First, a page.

In January 1959, following reverses in state and federal courts and the initiation of lawsuits brought by white parents demanding the reopening of schools, Governor J. Lindsay Almond appointed Fenwick to another Commission on Education—known as Perrow Commission after its chairman, state Senator Mosby Perrow. This commission resurrected many of the original Gray Commission’s recommendations endorsing “local” pupil assignment plans and tuition grants promoting “freedom of choice.”  But its recommendations also included provisions that would authorize “cities and counties to cut off local school funds and reduce their school systems to a token operation,” which were to be financed by limited state appropriations.[16]  Accepting token integration while attempting to preserve segregation generally, the Perrow Commission’s recommendations were enacted into law in 1959. In the ensuing years many of these statutes were also invalidated as unconstitutional by the courts.[17]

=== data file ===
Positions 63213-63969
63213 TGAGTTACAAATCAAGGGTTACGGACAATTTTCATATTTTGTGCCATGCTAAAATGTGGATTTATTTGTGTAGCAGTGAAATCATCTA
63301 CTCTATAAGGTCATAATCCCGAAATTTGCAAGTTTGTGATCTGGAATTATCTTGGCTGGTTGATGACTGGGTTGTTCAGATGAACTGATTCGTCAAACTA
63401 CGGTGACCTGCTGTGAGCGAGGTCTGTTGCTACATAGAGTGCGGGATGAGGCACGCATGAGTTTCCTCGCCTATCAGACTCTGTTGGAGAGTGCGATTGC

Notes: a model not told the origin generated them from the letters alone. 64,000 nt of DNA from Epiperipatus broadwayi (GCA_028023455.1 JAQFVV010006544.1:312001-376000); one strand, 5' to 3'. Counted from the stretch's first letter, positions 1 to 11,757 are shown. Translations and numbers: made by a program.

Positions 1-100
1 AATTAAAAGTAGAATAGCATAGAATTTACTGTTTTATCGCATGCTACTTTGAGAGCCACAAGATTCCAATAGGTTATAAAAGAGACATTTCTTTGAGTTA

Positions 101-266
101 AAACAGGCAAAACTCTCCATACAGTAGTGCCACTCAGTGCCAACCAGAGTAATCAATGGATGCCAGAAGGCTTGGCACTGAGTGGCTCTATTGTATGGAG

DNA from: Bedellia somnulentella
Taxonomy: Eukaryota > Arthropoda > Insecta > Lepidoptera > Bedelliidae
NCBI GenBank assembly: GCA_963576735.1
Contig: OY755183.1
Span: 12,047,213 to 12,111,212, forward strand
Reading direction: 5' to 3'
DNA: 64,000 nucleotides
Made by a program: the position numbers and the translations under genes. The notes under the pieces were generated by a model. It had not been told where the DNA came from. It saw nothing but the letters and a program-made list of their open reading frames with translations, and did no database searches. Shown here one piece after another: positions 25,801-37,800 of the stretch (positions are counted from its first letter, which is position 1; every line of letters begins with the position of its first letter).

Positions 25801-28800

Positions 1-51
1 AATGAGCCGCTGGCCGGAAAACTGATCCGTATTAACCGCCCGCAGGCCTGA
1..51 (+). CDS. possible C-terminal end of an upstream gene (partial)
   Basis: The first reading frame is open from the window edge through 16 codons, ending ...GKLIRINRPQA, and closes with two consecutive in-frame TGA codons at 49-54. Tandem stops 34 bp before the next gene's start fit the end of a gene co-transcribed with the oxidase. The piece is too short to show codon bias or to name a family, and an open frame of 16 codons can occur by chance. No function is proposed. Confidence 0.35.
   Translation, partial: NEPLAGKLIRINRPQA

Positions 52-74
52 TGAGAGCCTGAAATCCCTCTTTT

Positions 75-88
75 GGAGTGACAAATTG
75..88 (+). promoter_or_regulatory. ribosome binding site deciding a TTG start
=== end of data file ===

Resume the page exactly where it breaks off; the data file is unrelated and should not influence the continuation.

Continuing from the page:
From the beginning Fenwick advocated for a strategy based on locally administered pupil placement plans to effect “voluntary segregation,” and avoid “enforced integration,” in part because he believed such plans were more defensible in court. This assessment was informed by several contemporaneous rulings in various federal courts. For example, in 1955, during proceedings in the South Carolina case of Briggs v. Elliott before the U.S. Court of Appeals for the Fourth Circuit, Judge John J. Parker—who originally upheld racial segregation in Briggs before it was appealed to the Supreme Court and consolidated with Brown—noted that “[n]othing in the Constitution or in the decision of the Supreme Court takes away from the people the freedom to choose the schools they attend.  The Constitution, in other words, does not require integration. It merely forbids discrimination. It does not forbid such segregation as occurs as the result of voluntary action. It merely forbids the use of governmental power to enforce segregation.”[18]  In a North Carolina case, Carson v. Warlick, pupil placement plans like the one proposed by the Gray Commission, and later the Perrow Commission, were being upheld if children were assigned to a particular school based on individual assessments, not because they were members of a particular racial class. Furthermore, the intricate appeal procedures associated with pupil placement plans also meant that individuals were normally barred from seeking redress from the courts until they had exhausted their appeal rights and other administrative remedies.[19]